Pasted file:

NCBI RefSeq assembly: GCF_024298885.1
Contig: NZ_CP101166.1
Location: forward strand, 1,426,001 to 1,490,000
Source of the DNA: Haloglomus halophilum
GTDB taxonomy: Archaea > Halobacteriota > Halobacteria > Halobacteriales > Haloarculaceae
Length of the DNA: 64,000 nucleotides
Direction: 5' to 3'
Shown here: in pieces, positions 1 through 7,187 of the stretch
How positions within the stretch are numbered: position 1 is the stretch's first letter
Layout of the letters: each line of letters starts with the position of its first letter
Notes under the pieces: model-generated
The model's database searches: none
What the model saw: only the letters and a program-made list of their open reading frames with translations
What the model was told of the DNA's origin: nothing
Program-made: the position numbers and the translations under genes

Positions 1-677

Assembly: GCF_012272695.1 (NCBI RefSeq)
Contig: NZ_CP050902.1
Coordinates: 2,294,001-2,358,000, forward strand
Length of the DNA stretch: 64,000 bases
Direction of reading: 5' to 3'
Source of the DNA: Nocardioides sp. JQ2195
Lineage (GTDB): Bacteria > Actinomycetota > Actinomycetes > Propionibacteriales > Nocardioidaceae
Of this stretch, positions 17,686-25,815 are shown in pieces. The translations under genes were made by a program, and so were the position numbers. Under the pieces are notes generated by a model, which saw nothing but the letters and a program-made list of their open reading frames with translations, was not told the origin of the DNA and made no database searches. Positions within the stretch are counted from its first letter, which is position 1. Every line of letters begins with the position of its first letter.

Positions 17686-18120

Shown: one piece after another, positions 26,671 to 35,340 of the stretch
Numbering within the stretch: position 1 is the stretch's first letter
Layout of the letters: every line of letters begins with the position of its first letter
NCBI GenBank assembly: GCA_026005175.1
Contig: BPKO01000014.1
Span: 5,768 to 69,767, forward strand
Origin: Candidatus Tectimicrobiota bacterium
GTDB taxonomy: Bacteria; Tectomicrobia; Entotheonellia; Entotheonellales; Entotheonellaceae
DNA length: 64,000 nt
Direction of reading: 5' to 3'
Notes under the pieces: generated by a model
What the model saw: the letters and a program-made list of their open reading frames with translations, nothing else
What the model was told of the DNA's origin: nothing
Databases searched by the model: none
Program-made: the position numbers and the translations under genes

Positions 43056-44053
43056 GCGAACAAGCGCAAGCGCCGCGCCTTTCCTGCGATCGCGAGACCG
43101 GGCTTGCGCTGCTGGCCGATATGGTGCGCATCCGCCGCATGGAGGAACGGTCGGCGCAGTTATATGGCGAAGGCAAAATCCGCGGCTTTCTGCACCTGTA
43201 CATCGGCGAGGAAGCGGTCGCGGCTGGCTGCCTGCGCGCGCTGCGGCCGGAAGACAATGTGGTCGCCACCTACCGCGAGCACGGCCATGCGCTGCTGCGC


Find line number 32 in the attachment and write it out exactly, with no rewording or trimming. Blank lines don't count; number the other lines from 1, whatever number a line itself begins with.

Origin: Candidatus Tectimicrobiota bacterium